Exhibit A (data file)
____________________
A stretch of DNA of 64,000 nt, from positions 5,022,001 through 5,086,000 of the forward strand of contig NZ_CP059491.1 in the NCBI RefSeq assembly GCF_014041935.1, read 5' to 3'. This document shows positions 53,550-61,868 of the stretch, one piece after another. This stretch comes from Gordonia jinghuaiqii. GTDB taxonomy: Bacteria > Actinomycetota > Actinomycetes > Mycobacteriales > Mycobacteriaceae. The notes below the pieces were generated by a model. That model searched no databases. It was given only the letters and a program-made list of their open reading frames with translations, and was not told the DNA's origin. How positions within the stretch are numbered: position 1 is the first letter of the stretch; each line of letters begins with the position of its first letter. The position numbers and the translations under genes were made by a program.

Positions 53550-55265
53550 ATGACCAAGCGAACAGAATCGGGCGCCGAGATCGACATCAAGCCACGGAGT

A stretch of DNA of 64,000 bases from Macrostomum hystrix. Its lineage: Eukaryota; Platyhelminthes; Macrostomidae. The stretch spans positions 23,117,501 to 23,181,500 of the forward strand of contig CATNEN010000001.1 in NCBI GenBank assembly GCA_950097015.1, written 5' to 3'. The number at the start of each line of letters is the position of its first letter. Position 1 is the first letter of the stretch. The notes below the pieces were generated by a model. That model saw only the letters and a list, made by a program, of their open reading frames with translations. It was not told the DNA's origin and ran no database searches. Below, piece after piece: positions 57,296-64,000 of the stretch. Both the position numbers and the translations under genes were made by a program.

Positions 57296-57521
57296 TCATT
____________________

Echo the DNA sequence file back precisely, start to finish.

A stretch of DNA of 64,000 nt, from positions 5,022,001 through 5,086,000 of the forward strand of contig NZ_CP059491.1 in the NCBI RefSeq assembly GCF_014041935.1, read 5' to 3'. This document shows positions 53,550-61,868 of the stretch, one piece after another. This stretch comes from Gordonia jinghuaiqii. GTDB taxonomy: Bacteria > Actinomycetota > Actinomycetes > Mycobacteriales > Mycobacteriaceae. The notes below the pieces were generated by a model. That model searched no databases. It was given only the letters and a program-made list of their open reading frames with translations, and was not told the DNA's origin. How positions within the stretch are numbered: position 1 is the first letter of the stretch; each line of letters begins with the position of its first letter. The position numbers and the translations under genes were made by a program.

Positions 53550-55265
53550 ATGACCAAGCGAACAGAATCGGGCGCCGAGATCGACATCAAGCCACGGAGT

A stretch of DNA of 64,000 bases from Macrostomum hystrix. Its lineage: Eukaryota; Platyhelminthes; Macrostomidae. The stretch spans positions 23,117,501 to 23,181,500 of the forward strand of contig CATNEN010000001.1 in NCBI GenBank assembly GCA_950097015.1, written 5' to 3'. The number at the start of each line of letters is the position of its first letter. Position 1 is the first letter of the stretch. The notes below the pieces were generated by a model. That model saw only the letters and a list, made by a program, of their open reading frames with translations. It was not told the DNA's origin and ran no database searches. Below, piece after piece: positions 57,296-64,000 of the stretch. Both the position numbers and the translations under genes were made by a program.

Positions 57296-57521
57296 TCATT